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Custom Prototypes Attempts to Claim AMUG Prize for Second Year with Stunning 3D Printed Stained Glass Window

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I remember doing several projects in elementary school that involved “stained glass” – e.g., tissue paper dyed with watercolors, or other clever simulations. Of course, no one would ever mistake these childhood projects for anything close to actual stained glass, but they were still pretty, and fun to do. Stained glass itself is a complex and difficult art, but there’s nothing quite like it. A Toronto-based 3D printing service bureau, however, has come pretty close to replicating the actual look of stained glass – with 3D printed plastic.

In December, the team at Custom Prototypes shared a story with us about how they transformed a beloved cartoon character into a 3D printed figurine for a young girl. The company loves a unique challenge, and shortly after they presented young Makayla with her lumberjack figurine for Christmas, they turned their focus to coming up with an entry for the technical competition at the recently-concluded Additive Manufacturing Users Group (AMUG) 2017 conference.

Last year, Custom Prototypes took first place in the Advanced Finishing Category of the AMUG technical competition with a stunning 3D printed reproduction of Vincent van Gogh’s Starry Night. Determined to hold on to the title this year, the team decided to challenge themselves and their SLA 3D printers further by attempting to create a full-sized stained “glass” window from plastic.

“This project came to light with our ability to print in both solid and clear plastic using Somos resins,” Ryan Hagerman, an industrial designer at Custom Prototypes, explained

The window was designed in SOLIDWORKS software and printed in four separate pieces. Then the real challenge came – figuring out a way to impart the delicate jewel tones of stained glass to the printed plastic. Creating the appearance of colored glass was difficult to do without losing the transparency of the resin, and several ideas were tried and scrapped after practicing on pieces of spare plastic. Paint was too opaque, so a dye was used, which took a great deal of time and care to keep the different colors from bleeding into each other. After the dyeing was complete, a thick coat of clear gloss was applied. Lead lines were then added by laying down a metallic spray, adding a black top coat, and texturing it with steel wool.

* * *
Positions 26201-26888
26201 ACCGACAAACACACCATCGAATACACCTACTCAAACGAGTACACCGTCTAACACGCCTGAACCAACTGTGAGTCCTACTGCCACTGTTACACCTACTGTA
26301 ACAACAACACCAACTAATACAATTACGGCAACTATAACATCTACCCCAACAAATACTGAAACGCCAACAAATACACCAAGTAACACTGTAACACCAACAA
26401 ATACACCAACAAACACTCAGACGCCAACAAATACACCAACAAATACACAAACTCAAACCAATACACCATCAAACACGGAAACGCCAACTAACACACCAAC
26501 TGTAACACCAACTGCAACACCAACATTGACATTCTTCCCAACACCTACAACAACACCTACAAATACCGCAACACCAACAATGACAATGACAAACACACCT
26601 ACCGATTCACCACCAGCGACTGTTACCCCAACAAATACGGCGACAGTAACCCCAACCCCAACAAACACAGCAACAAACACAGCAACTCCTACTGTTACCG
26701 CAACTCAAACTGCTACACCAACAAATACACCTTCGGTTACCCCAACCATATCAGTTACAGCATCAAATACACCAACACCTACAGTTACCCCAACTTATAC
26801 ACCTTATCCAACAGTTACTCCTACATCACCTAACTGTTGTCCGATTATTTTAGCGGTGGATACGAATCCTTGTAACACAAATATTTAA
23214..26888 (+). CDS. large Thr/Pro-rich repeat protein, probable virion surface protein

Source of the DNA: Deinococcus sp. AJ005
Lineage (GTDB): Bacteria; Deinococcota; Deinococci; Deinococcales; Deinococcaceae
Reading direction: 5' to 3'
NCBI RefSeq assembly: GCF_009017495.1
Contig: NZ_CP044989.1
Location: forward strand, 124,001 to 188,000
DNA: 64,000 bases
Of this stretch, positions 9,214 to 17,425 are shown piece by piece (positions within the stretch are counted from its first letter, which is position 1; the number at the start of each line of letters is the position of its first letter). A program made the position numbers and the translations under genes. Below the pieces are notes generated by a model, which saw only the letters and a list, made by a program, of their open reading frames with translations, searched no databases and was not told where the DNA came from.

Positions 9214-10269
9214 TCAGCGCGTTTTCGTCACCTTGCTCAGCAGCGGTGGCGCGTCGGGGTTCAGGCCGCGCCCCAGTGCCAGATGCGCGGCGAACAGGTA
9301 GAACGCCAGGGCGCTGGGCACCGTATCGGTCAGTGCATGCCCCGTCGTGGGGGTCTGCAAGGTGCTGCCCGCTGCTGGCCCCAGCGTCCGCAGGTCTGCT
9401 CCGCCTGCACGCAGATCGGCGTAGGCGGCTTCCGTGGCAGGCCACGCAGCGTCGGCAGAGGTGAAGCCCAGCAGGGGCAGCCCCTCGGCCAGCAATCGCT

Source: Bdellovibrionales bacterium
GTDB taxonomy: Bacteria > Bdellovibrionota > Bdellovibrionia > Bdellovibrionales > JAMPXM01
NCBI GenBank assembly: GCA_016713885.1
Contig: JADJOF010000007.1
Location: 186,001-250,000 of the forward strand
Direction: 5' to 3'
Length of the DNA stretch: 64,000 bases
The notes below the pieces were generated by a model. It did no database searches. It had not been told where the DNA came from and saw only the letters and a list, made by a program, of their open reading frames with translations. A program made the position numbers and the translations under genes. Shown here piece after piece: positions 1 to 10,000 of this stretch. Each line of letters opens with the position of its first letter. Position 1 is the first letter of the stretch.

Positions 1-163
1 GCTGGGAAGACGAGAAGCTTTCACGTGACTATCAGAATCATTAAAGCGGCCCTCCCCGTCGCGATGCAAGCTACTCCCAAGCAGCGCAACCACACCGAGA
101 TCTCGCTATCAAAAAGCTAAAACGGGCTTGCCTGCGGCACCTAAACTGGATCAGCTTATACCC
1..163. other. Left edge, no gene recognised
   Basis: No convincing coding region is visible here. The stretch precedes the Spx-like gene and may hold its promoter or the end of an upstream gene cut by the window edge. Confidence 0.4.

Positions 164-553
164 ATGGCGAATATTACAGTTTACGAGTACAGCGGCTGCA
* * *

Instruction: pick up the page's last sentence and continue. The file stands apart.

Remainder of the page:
The finished image, of a golden-haired angel in a rose-colored gown, serenely playing a violin, is virtually indistinguishable from a true stained glass window – especially after it was mounted to an ornate, arch-shaped frame, also 3D printed with an SL600 3D printer from ZRapid. The stone look of the frame was achieved by applying different types of aerosol paints with a sandstone coating on top.

“Overall I feel it come across as pretty unique as dyed transparent materials are not commonly seen amongst the community,” Hagerman told 3DPrint.com.

We’ve seen a couple of other artists take on the challenge of creating stained glass effects with 3D printing, but not to the scale or complexity level of Custom Prototypes’ piece. We have yet to see actual 3D printed stained glass, but as glass 3D printers get closer to becoming actually accessible, I suspect it won’t be long before someone tries it. The AMUG 2017 conference wrapped on on March 23, but the winners of the technical competition haven’t been announced yet. I’d say that Custom Prototypes has a pretty good shot at reprising their victory, though. The team has also been busy creating other art lately, including a beautiful 3D printed reproduction of another van Gogh classic, “Self-portrait with Grey Felt Hat.” Discuss in the Custom Prototypes forum at 3DPB.com.

You can see the stained glass process for yourself below:

 

 

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